Water, Taxes And A Short Unicameral Session

Nebraska Notebook

Nebraska study groups on water funding and tax changes will issue report by year's end.

Published on: October 4, 2013

Taxes
A committee of 14 state senators that make up the Tax Modernization Committee has embarked on a public hearing tour to take input on how to reform Nebraska's tax structure. The committee was created in the 2013 session after a proposal Gov. Dave Heineman to eliminate or reduce income taxes by ending several sales tax exemptions was shot down.

Revising the state's tax structure would essentially mean shifting the tax load in the state.

The committee members have a major challenge on their hands, and so will the full legislative body in the 2014 Legislature when it takes up the recommendations.

In the first two of its public hearings, in Scottsbluff and North Platte, the committee found out right away what's on the minds of farmers and ranchers—high property taxes and the need to reduce the heavy burden carried by landowners. Committee members got an earful.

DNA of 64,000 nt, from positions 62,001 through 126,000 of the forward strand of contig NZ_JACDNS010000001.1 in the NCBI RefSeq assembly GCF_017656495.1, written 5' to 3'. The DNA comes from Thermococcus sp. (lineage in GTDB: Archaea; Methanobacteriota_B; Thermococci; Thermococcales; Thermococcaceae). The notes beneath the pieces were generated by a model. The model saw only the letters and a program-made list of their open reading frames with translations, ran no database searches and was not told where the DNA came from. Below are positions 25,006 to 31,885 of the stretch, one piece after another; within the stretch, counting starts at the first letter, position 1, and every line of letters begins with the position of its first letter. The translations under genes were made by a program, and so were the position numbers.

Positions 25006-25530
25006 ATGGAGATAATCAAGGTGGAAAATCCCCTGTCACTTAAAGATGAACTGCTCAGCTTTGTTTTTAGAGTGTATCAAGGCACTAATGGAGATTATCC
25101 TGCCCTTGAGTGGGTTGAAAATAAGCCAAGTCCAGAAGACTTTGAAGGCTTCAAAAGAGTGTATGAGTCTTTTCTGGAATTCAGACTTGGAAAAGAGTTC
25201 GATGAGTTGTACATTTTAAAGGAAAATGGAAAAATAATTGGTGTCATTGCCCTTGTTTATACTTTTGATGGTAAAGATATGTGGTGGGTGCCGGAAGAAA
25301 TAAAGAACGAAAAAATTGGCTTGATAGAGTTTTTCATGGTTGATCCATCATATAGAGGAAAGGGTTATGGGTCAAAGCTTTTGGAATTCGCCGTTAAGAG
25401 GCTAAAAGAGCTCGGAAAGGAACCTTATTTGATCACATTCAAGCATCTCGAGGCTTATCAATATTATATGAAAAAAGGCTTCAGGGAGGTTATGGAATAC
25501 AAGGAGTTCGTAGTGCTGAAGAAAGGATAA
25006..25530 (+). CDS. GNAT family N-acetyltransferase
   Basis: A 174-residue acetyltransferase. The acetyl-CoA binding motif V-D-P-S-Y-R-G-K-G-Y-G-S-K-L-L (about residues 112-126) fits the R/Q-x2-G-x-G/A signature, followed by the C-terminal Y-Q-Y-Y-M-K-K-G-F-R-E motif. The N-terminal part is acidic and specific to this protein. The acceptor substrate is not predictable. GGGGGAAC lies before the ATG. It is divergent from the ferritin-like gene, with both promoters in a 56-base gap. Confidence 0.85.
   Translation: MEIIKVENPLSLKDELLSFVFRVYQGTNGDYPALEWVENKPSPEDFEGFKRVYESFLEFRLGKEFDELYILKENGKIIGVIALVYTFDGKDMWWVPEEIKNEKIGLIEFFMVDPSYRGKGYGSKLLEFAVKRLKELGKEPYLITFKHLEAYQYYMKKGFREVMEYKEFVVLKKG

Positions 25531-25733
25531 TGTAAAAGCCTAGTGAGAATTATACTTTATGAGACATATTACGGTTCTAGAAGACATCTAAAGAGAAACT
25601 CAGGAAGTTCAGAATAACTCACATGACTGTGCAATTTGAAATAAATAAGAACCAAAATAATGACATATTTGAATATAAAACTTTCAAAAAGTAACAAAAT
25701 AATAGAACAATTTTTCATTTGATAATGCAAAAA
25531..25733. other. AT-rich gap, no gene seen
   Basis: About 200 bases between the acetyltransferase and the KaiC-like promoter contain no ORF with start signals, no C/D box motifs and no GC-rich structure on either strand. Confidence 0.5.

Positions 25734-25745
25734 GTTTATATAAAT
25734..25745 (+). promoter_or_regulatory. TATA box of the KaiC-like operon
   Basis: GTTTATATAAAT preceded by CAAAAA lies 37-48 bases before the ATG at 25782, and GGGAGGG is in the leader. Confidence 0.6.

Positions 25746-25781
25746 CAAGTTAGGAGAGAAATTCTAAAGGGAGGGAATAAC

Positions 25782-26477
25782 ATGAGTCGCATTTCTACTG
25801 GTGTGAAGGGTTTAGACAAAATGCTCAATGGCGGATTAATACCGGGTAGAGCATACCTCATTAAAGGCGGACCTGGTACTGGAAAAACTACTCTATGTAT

A Dawson County farmer, Dale Gronewold, testified that the system is inequitable. Not only is it problem for all producers, it's especially tough on beginning farmers, he said.

Jim O'Rourke, referring to the Chadron School District in which he resides, says 50% of the budget is paid by 10% of the population—farmers and ranchers.

According to the Nebraska Farm Bureau, the state's ag landowners represent less than 3% of Nebraska's population, but pay roughly 24% of total property taxes statewide.  

The entire tax system needs to be revised, but Nebraska finally must get serious about reducing the property tax load on agriculture.

State Sen. Glen Hadley of Kearney is chairman of the committee. To offer your input to the committee, call his office in Lincoln at 402-471-2726 or email ghadley@leg.ne.gov.